Measurement of Speech Quality as a Tool to Optimize the Fitting of a Hearing Aid The purpose of the present research was to develop a theoretical basis for the adjustment of hearing aid frequency response based on speech quality measurements. Speech quality measurements were made using continuous discourse and a category rating procedure for the following dimensions: intelligibility, pleasantness, loudness, effort, noisiness, and total impression. ... Research Article
Research Article  |   June 01, 1995
Measurement of Speech Quality as a Tool to Optimize the Fitting of a Hearing Aid
 
Author Affiliations & Notes
  • Jill E. Preminger
    University of Minnesota Minneapolis
  • Dianne J. Van Tasell
    University of Minnesota Minneapolis
  • Currently affiliated with Kean College of New Jersey.
    Currently affiliated with Kean College of New Jersey.×
  • Contact author: Jill E. Preminger, PhD, Department of Special Education and Individualized Services, Kean College of New Jersey, Union, NJ 07083. E-mail: jpreming@turt30.kean.edu
Article Information
Hearing Disorders / Hearing Aids, Cochlear Implants & Assistive Technology / Hearing / Research Articles
Research Article   |   June 01, 1995
Measurement of Speech Quality as a Tool to Optimize the Fitting of a Hearing Aid
Journal of Speech, Language, and Hearing Research, June 1995, Vol. 38, 726-736. doi:10.1044/jshr.3803.726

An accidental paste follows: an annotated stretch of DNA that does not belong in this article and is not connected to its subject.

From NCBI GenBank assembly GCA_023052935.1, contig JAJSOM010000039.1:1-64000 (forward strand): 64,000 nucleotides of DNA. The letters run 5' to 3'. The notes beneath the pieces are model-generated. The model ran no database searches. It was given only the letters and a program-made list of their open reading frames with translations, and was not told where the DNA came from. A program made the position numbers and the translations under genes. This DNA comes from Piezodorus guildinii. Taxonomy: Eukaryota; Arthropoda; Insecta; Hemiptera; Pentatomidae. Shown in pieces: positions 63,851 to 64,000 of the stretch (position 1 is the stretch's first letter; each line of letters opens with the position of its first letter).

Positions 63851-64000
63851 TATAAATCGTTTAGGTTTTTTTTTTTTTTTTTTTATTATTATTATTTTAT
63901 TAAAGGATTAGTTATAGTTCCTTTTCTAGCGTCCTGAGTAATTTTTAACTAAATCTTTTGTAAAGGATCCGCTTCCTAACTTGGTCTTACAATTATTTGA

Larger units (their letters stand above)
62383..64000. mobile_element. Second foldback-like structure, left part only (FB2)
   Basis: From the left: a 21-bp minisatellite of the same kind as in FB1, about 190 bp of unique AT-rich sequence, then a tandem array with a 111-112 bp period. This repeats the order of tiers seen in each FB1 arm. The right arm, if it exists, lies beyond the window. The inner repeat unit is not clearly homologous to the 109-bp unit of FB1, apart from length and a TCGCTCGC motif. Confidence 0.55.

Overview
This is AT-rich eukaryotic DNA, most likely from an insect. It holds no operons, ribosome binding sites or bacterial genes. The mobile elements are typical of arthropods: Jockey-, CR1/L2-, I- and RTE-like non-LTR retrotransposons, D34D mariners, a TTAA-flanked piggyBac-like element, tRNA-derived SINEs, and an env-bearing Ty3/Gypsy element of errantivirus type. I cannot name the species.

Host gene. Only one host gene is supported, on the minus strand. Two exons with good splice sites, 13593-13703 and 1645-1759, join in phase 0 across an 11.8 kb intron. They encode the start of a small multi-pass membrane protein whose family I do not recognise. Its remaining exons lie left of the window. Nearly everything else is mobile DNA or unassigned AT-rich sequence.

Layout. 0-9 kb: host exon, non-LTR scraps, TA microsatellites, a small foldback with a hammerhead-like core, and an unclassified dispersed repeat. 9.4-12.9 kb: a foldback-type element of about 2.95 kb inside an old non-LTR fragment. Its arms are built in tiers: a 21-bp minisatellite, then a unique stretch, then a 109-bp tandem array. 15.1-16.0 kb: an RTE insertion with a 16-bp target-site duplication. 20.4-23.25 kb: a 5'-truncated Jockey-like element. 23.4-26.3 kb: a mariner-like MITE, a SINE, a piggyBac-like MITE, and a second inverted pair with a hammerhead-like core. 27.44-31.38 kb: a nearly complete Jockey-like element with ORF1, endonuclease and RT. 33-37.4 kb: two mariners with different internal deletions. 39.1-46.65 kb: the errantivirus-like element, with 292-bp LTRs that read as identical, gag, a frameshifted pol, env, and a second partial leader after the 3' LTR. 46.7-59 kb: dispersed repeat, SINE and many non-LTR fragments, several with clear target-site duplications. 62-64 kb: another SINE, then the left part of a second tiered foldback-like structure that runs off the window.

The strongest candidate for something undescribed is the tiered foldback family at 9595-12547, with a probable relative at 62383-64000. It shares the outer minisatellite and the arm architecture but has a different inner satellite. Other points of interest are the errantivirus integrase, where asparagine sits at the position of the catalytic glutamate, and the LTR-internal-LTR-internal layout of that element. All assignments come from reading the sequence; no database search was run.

History: Received May 12, 1994 , Accepted January 17, 1995
 
Journal of Speech, Language, and Hearing Research, June 1995, Vol. 38, 726-736. doi:10.1044/jshr.3803.726
History: Received May 12, 1994; Accepted January 17, 1995

The purpose of the present research was to develop a theoretical basis for the adjustment of hearing aid frequency response based on speech quality measurements. Speech quality measurements were made using continuous discourse and a category rating procedure for the following dimensions: intelligibility, pleasantness, loudness, effort, noisiness, and total impression. Speech quality ratings were obtained from a group of listeners with hearing loss who wore hearing aids. The stimulus conditions simulated hearing aid frequency response alterations within a frequency response range where intelligibility was held constant at or near 100%. The subject ratings revealed that (a) different listeners interpreted the individual dimensions in different ways; (b) within listeners, most of the dimensions were unique; that is, they were rated differently; and (c) across listeners, pleasantness was the dimension most highly correlated with total impression.

Acknowledgments
This research was supported by NIDCD Grant DC00110 and the Bryng Bryngelson Communication Disorders Fund at the University of Minnesota. Portions of this paper were presented at the November 1994 Convention of the American Speech-Language-Hearing Association held in New Orleans. We wish to thank M. Davison, R. Schlauch, C. Speaks, and N. Viemeister for their guidance during the completion of this project.
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